Some teas have prevention qualities in them, for example green and black teas contain compounds in them which interact with the plaque in your mouth to either kill or reduce the bacteria, then preventing them from eventually growing and producing an ‘acid attack’. Not only does tea reduce bacteria, but also lowers the chance of gum disease, by reducing inflammation of your gums. But remember, try not to add sugar to your tea, and by using fluoride water with your tea always benefits your teeth.
We all deserve a treat now and again, and a bag of sweets does always go down well! I’ve noticed that a lot of people think that if they eat a few sweets here and there throughout the day, rather than being ‘greedy’ and eating them all at once, it will prevent the amount of acid intake. Well surprisingly this is not the case. When you’re eating a pack of sweets, if you’re going to finish them, then it’s best to eat them all at once. May sound a little strange, but the reason for this is, your mouth has a PH level, and every time you eat something, the PH level rises to become more acidic, which is when your mouth is at the most risk of causing decay. It takes around 20 to 30 minutes to fully go back to a neutral. So if you are eating sweets every half an hour or every hour, your mouth is going to be acidic throughout the day and won’t have a chance to neutralise. So in future when treating yourself, go ahead and eat them all at once, as it’s for your teeth’s best interest.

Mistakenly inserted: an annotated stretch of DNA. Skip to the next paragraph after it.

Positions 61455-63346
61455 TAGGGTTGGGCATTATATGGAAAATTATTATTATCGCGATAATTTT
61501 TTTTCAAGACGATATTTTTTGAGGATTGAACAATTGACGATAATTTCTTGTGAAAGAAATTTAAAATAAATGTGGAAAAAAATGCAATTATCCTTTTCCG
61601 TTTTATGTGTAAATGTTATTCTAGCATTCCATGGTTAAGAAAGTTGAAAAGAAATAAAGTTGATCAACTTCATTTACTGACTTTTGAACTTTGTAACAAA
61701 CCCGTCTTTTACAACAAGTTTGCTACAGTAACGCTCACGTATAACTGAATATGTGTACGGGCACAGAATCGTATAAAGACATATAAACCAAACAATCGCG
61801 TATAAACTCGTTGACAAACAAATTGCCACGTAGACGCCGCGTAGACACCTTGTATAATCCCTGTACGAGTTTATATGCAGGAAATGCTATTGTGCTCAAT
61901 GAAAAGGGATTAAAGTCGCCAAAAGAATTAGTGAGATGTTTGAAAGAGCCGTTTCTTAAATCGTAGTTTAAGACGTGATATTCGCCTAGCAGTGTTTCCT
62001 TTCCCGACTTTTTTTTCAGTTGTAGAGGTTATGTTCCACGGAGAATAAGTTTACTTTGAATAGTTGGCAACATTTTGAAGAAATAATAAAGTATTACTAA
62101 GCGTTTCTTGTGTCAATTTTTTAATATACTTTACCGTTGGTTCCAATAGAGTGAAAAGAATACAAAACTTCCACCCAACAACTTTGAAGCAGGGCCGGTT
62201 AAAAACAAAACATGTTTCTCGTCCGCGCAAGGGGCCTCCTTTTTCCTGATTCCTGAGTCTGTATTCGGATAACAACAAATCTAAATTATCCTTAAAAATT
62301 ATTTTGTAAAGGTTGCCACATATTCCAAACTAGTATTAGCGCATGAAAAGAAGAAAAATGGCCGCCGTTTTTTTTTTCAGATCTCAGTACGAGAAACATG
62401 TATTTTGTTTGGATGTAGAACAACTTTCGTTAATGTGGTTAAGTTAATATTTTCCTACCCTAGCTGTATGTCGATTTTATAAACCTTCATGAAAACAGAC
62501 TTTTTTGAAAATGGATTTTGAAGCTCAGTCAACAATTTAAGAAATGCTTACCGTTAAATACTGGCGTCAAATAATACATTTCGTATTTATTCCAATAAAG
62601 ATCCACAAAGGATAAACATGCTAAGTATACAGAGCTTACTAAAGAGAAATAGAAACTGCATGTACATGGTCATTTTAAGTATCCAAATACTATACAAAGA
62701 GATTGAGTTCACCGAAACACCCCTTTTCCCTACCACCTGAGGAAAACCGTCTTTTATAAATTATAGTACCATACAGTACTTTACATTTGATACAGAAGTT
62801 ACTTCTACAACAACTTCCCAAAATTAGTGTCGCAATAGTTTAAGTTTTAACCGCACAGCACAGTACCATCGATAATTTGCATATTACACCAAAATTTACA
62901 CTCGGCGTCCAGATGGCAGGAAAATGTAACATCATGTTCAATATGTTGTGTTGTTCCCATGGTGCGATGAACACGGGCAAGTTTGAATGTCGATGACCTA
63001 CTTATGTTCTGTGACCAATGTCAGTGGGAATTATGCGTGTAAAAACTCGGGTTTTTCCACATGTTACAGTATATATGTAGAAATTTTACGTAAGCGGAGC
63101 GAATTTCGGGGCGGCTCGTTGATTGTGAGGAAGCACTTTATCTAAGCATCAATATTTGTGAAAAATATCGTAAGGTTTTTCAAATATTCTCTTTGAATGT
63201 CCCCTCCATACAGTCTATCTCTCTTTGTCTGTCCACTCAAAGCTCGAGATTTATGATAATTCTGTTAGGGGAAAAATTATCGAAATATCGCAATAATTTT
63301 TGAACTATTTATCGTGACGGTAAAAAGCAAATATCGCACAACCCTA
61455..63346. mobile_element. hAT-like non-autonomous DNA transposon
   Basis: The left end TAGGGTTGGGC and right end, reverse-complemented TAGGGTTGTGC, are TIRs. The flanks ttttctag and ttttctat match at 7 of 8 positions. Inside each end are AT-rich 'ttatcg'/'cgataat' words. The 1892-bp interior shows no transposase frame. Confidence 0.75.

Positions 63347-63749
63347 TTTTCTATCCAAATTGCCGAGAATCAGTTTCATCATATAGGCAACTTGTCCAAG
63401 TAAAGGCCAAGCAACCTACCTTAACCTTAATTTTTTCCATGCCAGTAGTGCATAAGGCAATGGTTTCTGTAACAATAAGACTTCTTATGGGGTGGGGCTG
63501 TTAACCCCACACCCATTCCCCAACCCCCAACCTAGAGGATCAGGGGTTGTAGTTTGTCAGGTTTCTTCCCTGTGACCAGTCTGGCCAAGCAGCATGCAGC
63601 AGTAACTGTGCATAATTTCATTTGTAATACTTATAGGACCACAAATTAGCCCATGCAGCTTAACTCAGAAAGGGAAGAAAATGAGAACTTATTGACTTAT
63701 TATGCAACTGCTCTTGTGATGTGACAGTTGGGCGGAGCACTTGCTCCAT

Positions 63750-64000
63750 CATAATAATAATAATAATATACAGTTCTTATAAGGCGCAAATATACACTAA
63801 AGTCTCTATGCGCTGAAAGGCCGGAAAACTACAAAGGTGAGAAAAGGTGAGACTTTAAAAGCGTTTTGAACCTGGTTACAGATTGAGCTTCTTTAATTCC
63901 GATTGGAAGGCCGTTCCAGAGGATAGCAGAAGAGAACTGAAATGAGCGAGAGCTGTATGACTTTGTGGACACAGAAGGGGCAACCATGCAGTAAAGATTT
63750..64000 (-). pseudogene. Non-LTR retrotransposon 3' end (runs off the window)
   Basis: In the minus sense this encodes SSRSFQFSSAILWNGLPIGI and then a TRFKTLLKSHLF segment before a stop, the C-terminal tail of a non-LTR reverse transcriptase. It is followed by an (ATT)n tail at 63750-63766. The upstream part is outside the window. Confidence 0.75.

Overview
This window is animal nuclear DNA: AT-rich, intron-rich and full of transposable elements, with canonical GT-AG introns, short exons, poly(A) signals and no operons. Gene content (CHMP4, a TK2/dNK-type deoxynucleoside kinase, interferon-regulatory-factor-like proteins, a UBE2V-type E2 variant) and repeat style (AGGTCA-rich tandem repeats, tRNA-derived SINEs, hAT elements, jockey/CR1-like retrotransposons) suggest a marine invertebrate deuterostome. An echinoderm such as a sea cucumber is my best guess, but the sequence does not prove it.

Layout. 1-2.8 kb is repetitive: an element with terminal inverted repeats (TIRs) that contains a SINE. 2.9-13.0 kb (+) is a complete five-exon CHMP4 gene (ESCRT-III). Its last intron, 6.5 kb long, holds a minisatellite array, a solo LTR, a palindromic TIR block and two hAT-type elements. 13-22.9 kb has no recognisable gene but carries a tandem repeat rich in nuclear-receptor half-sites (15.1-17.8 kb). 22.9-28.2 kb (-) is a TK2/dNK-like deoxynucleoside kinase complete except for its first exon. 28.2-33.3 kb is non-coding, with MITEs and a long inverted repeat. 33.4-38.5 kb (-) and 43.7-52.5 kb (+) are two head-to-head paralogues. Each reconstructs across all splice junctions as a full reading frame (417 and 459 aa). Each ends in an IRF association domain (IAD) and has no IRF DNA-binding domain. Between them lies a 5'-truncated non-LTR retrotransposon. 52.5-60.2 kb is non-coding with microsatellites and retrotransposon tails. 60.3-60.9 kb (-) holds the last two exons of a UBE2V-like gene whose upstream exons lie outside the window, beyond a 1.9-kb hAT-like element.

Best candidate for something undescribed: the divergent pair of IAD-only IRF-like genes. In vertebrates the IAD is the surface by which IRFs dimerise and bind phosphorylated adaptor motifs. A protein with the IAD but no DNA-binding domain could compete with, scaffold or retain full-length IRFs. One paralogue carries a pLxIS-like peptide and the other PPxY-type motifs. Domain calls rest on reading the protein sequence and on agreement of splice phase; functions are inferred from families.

As well as knowing what foods are good and not so good for your teeth, of course the most important thing for preventing dental decay is good oral hygiene. This includes brushing at least twice a day for at least two minutes, in the morning and before you go to sleep using a fluoride toothpaste, using dental aids, such as floss and interdental sticks to clean in-between your teeth, and visiting the dental hygienist. Also try avoiding rinsing your mouth with water straight after you have brushed your teeth, as this will rinse away the protective layer placed on your teeth from the toothpaste. If these tips are carried out regularly and properly, you will reduce your risk of dental decay, as remember, the less plaque you have in your mouth, the less chance you have of it eating away at your teeth.
Here at Perfect Smile Spa in Hornchurch Essex, we are a friendly and experienced team, who place many white fillings for teeth that unfortunately have decay. Also we have a great service on preventing tooth decay by regular check-ups and hygiene visits. As well as white fillings, we also place porcelain inlays/onlays, bridges, crowns veneers and implants. So no matter what the circumstance, something can always be done to give you a perfect smile. For more information please don’t hesitate to get in contact with us, for a free consultation on any questions you may have. We hope to hear from you soon.
This post is by Dr Jas Sagoo who is the principle dentist at Perfect Smile Spa in Essex.How to Prevent Tooth Decay was last modified: July 2nd, 2018 by Dr Jas Sagoo